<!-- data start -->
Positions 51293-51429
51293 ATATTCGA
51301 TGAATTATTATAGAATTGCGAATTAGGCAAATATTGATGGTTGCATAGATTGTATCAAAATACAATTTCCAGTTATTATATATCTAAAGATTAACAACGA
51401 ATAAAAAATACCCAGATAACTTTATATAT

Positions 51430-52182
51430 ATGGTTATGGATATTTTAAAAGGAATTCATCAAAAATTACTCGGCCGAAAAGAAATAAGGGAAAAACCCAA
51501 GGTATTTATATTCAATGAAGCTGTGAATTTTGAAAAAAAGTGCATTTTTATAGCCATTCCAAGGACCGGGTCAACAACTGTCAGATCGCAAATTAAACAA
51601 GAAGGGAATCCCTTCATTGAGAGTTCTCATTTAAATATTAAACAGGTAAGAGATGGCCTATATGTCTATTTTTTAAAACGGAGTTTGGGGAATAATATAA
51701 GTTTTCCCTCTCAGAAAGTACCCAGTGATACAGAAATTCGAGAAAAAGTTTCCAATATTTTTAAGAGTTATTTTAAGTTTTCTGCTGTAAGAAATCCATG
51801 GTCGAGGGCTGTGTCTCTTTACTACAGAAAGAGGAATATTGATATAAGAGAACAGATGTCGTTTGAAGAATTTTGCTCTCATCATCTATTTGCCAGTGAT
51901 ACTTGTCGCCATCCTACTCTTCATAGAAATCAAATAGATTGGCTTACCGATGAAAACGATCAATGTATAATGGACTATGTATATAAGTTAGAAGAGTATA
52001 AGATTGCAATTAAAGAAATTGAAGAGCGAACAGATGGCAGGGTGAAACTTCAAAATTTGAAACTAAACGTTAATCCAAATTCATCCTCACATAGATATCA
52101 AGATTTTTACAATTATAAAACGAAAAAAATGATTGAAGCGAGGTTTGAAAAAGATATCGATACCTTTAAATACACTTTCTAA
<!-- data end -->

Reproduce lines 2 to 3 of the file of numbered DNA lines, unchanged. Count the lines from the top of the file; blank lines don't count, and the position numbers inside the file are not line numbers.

51293 ATATTCGA
51301 TGAATTATTATAGAATTGCGAATTAGGCAAATATTGATGGTTGCATAGATTGTATCAAAATACAATTTCCAGTTATTATATATCTAAAGATTAACAACGA